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What is the industry/government cost sharing agreement?
Australia has initiated a world-first industry/government cost-sharing agreement that will boost our ability to respond quickly and effectively to animal disease outbreaks.
The Emergency Animal Disease Response Agreement sets out new cost-sharing arrangements between Australia’s Commonwealth, state and territory governments and livestock industries for the control, containment and eradication of 63 specific animal diseases. The management of the agreement is the responsibility of Animal Health Australia.
The diseases are classified into four categories, depending on the level of potential harm, from possible human health implications, to likely socio-economic, environmental and production effects. New diseases can be added to the agreement.
As well as providing immediate funding to quickly contain the spread of a disease outbreak, a primary objective of the agreement is to provide an incentive for people to notify and report diseases. The incentive to report is that full market value compensation will be paid for any livestock destroyed as a result of an outbreak.
The cost-sharing agreement also ensures that, for the first time, industry will be directly involved in making the decisions about how Australia responds to animal disease outbreaks.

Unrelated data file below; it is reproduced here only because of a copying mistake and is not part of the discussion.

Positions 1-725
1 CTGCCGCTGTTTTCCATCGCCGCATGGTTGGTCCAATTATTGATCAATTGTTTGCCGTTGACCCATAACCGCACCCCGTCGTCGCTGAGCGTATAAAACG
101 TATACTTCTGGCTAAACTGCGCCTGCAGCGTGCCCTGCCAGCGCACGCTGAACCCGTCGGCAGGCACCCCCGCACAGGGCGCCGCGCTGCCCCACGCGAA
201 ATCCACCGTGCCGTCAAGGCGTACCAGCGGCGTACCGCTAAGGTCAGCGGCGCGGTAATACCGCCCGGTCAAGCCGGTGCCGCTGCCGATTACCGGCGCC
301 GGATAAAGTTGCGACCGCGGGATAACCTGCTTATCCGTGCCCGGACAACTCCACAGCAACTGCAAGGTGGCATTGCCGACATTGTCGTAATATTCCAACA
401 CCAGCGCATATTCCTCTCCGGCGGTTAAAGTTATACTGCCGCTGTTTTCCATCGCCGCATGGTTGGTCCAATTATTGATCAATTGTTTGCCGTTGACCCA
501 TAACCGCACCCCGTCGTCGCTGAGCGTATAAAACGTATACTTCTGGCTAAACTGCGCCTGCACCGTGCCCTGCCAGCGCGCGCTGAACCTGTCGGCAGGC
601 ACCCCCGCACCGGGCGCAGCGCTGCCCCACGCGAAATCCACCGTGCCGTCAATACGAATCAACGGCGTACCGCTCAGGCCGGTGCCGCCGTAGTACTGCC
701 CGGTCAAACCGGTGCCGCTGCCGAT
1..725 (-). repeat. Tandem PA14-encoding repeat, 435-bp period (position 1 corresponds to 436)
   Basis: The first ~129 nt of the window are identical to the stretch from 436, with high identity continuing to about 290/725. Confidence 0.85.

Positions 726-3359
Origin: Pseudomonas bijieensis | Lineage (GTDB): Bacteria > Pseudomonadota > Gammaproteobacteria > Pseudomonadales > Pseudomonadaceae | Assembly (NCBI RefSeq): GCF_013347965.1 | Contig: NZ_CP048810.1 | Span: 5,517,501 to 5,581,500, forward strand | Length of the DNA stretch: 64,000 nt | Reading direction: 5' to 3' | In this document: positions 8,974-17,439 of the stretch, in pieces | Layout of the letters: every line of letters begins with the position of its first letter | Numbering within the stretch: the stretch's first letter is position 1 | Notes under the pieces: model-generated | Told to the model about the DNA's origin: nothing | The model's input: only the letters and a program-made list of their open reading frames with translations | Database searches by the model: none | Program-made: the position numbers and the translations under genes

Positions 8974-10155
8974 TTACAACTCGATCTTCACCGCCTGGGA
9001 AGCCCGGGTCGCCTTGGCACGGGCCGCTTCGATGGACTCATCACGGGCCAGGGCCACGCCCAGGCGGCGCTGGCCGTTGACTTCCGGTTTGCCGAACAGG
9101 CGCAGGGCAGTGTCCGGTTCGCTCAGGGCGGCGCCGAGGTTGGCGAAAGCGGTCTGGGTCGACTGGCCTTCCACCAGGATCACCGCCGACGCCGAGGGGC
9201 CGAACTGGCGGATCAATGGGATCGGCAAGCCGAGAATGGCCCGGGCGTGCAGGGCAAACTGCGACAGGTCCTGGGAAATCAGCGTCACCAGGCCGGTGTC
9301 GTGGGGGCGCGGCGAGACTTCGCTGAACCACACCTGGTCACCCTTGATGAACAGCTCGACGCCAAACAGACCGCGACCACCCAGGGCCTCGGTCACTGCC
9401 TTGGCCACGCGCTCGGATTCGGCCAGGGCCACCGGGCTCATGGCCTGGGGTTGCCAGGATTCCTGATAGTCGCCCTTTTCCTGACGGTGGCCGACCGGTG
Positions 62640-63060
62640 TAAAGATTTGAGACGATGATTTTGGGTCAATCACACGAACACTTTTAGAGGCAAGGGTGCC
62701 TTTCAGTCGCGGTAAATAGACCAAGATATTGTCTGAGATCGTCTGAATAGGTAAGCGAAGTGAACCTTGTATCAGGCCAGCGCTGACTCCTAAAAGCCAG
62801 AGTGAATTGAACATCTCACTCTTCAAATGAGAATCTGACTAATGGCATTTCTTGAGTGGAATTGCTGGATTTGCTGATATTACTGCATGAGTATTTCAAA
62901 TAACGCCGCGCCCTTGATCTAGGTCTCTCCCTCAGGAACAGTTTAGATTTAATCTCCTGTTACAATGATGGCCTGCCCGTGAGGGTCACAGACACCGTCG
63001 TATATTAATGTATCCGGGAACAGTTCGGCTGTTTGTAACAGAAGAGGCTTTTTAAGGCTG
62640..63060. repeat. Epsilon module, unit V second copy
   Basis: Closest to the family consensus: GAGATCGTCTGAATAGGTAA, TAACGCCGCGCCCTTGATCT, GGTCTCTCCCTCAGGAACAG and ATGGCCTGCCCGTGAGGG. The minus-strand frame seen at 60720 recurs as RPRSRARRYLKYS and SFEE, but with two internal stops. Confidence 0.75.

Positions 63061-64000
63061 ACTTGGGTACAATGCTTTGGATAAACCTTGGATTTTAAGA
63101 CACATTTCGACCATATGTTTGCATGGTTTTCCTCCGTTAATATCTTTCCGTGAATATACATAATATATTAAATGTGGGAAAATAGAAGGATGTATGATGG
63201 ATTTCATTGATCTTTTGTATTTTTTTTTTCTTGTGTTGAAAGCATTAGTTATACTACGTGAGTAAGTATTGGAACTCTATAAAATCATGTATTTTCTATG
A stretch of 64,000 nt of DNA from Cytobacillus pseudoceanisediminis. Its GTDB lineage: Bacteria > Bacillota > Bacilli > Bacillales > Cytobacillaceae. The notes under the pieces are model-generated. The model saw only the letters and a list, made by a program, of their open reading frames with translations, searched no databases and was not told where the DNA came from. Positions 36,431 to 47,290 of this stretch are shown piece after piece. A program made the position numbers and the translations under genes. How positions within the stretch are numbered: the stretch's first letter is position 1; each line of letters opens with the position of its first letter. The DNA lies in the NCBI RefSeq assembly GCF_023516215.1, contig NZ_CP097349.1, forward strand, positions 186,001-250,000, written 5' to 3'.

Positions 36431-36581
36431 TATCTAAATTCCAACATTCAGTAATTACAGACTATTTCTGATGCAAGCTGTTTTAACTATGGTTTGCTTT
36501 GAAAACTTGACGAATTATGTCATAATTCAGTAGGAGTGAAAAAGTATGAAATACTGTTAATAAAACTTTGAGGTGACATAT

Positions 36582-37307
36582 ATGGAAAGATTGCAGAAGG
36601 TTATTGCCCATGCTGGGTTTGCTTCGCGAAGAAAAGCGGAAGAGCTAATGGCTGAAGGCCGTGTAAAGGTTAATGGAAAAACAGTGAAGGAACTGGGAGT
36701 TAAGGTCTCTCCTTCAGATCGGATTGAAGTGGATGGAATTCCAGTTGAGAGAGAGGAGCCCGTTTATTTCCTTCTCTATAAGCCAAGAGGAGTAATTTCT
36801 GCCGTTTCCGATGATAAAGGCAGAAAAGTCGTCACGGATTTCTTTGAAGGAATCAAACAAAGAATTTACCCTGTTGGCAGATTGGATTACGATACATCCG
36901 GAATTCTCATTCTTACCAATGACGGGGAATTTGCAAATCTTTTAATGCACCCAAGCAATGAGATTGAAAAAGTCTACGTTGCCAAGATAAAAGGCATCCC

A high-level committee comprising government and livestock industry representatives will decide response plans and budgets and monitor expenditure during an animal disease emergency.
This committee, the Emergency Animal Disease National Management Group (NMG), will also take responsibility for decision making on policy and resource allocation issues.
Technical representatives from affected industries will also join government veterinary officials in the Consultative Committee on Emergency Animal Diseases (CCEAD). CCEAD advises the NMG on the national response to an emergency disease outbreak.
Disease prevention and preparedness is also an important part of the agreement, with government and industry committed to improving biosecurity practices through a new National Disease Risk Mitigation Program.
Under the program, industry bodies are required to prepare and promote biosecurity plans which include helping producers to adopt simple on-farm measures to minimise the risk and spread of disease.
When reporting suspicious signs of disease, producers should also take steps to prevent the spread of disease such as isolating suspect livestock and banning visitors from the farm.
But the responsibility for good biosecurity does not rest with producers alone.
Under the Disease Risk Mitigation program, governments are also required to publicly outline their biosecurity policies and programs on issues including feral animals, public health and environmental policies.
The Emergency Animal Disease Response Agreement is an important part of maintaining a professional and contemporary animal health system in Australia.
It not only protects our $16 billion dollar livestock industries, but also provides confidence to international trading partners that Australia is serious about maintaining its enviable disease-free status.
Other countries and consumers will judge Australia’s animal health status on its ability to manage emergency animal disease outbreaks quickly and effectively.
- Read more about the Emergency Animal Disease Response Agreement on the Animal Health Australia website.
09 Oct 2007